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against his life; and at Peter when chained in an inner prison in order to be brought forth the next day for execution: how seasonably, and in what an unlooked for manner, did God interpose for their deliverance."> Thus will he exert his almighty power on behalf of all who serve him faithfully, unless indeed the hour is come for them to receive their full reward. We never need to fear the face of man: for God has "put a hook in the nose, and a bridle in the jaws," of every man; "nor can any have even the smallest power against us, except it be given him from above."
But notwithstanding our assurance of divine protection, we ought to take all prudent precautions to avoid the fury of our enemies, and to avail ourselves of those methods of escape -which God in his providence has opened to us. "If they persecute us in one city, we should flee to another," and like Paul, when "let down by the wall in a basket," elude the resentment which we cannot pacify. We must not indeed deny Christ, or decline any duty, even though death should be the inevitable and immediate consequence of our fidelity: but we must never court death, if we have an opportunity of saving our lives by privacy or flight.]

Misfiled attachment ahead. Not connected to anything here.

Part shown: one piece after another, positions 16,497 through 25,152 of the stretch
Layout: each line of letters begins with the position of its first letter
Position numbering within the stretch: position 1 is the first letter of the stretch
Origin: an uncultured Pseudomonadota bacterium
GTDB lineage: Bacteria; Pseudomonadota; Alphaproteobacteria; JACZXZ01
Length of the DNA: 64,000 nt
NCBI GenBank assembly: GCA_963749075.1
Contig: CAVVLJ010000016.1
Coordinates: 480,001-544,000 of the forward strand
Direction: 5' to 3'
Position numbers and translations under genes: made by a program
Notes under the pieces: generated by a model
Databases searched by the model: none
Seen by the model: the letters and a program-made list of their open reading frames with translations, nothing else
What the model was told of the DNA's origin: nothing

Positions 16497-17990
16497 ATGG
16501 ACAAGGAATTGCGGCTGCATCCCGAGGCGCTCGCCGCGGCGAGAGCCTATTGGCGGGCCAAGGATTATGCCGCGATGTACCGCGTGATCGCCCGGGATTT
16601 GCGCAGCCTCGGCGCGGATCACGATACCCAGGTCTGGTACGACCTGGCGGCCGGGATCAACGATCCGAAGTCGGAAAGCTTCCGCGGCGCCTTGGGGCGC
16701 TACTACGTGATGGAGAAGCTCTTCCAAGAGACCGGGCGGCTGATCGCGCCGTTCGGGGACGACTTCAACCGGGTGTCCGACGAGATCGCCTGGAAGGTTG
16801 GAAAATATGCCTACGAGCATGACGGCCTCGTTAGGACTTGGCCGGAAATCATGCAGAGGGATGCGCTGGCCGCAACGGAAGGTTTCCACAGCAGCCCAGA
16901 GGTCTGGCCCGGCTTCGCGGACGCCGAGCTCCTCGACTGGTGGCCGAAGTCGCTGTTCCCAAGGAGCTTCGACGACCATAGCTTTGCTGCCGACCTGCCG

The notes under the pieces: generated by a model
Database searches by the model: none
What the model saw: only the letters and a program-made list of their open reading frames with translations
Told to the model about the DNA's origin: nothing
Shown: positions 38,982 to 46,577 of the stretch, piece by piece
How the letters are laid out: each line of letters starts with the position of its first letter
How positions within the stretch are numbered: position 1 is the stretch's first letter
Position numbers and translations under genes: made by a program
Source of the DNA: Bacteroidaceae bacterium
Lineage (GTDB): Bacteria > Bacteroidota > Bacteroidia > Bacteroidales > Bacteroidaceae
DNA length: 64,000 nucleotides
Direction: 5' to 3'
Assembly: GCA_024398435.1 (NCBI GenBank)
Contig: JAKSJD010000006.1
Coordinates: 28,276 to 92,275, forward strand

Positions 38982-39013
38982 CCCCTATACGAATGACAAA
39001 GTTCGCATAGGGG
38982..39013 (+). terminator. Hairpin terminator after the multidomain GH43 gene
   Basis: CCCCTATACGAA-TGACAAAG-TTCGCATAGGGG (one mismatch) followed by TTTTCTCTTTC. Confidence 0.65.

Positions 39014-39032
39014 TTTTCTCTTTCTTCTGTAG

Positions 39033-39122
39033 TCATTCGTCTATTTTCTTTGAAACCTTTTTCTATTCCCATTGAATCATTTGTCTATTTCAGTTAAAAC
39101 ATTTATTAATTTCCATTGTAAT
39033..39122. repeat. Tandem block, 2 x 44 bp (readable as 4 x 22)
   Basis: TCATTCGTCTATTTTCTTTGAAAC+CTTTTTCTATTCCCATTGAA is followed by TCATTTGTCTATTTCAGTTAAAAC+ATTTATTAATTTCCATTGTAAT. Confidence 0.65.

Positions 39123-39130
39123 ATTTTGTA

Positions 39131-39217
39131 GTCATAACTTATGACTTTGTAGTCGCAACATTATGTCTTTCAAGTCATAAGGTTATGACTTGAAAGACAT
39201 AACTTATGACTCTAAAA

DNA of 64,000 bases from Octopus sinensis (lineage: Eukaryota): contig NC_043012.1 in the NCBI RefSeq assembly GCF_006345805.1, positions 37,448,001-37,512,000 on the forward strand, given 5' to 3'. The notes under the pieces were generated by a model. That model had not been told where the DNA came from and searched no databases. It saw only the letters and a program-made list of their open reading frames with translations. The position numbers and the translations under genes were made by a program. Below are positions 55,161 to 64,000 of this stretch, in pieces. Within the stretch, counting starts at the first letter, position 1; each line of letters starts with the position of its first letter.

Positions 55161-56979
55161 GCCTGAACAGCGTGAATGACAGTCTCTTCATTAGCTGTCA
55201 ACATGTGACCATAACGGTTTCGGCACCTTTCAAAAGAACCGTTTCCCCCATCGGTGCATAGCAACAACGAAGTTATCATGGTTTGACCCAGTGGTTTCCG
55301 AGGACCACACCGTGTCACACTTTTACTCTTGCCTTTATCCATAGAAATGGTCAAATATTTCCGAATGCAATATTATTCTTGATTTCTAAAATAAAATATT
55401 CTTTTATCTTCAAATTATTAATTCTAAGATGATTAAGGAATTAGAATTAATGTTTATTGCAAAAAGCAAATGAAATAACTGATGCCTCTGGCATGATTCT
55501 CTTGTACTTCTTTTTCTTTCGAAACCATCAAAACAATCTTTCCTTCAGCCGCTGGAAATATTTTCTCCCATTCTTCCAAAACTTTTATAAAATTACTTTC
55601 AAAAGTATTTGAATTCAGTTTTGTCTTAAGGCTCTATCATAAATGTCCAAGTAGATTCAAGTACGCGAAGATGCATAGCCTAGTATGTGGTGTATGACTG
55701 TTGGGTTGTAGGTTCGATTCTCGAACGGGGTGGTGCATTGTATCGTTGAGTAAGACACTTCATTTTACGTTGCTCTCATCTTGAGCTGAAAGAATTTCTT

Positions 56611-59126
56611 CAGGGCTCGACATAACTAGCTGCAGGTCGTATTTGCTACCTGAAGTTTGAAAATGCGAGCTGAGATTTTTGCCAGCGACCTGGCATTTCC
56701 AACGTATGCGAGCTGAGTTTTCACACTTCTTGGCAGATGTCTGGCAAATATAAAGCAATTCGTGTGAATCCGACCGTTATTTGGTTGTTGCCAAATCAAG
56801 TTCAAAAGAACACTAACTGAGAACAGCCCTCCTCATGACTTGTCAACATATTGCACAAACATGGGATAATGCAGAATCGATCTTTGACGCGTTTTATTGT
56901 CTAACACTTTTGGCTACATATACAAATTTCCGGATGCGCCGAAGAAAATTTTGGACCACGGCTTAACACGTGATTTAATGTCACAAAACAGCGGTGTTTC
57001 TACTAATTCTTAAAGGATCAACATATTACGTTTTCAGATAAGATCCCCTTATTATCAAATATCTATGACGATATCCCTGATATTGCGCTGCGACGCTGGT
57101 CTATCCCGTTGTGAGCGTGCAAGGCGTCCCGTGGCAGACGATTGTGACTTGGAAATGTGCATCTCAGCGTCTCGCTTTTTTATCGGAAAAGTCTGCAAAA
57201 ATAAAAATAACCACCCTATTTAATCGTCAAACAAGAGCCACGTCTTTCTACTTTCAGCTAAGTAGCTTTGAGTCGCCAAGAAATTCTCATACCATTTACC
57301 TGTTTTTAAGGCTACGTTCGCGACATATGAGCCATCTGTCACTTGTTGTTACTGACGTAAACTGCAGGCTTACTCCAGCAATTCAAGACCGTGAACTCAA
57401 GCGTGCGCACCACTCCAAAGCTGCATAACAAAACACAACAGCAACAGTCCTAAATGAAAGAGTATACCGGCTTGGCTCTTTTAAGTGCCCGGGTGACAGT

1. What need have all Christ's followers to count the cost before they take up a profession of religion!
[Ministers indeed, for the most part, are called to stand foremost in the post of danger, and to bear the brunt of the battle: but every soldier of Christ is called to "endure hardness," and to " fight a good fight." If by our life and conversation wexondemn the world, though the reproof be tacit, and rather intimated than expressed, the world will be filled with wrath against us; and, if suffered by God, will persecute us unto death. Let us then know what we are to expect, and stand at all times prepared for the worst.]
2. What a ground of thankfulness should we esteem it, if we are in any measure divested of carnal prejudice!
[All of us, if not restrained by God, should, like the Nazarenes, be ready to vent our indignation even against Christ himself if he uttered any truths offensive to our ears. What a mercy then is it if we can hear our sins condemned, and have our indignation turned against them, rather than against our faithful Monitor! Let us cultivate this disposition, whether it respects the public preaching of the word, or private admonition. Against our sins we cannot manifest too much displeasure. Happy would it be for us, if by one act of zeal we could dispatch them utterly. Let us at least set ourselves against them without delay, and prosecute them from henceforth without intermission, and without mercy.] —-— —
fc Acts xxiii. 12, 13,16—24. Acts xii. 5—8.
CCLXXXII. THE DRAUGHT OF TISHES.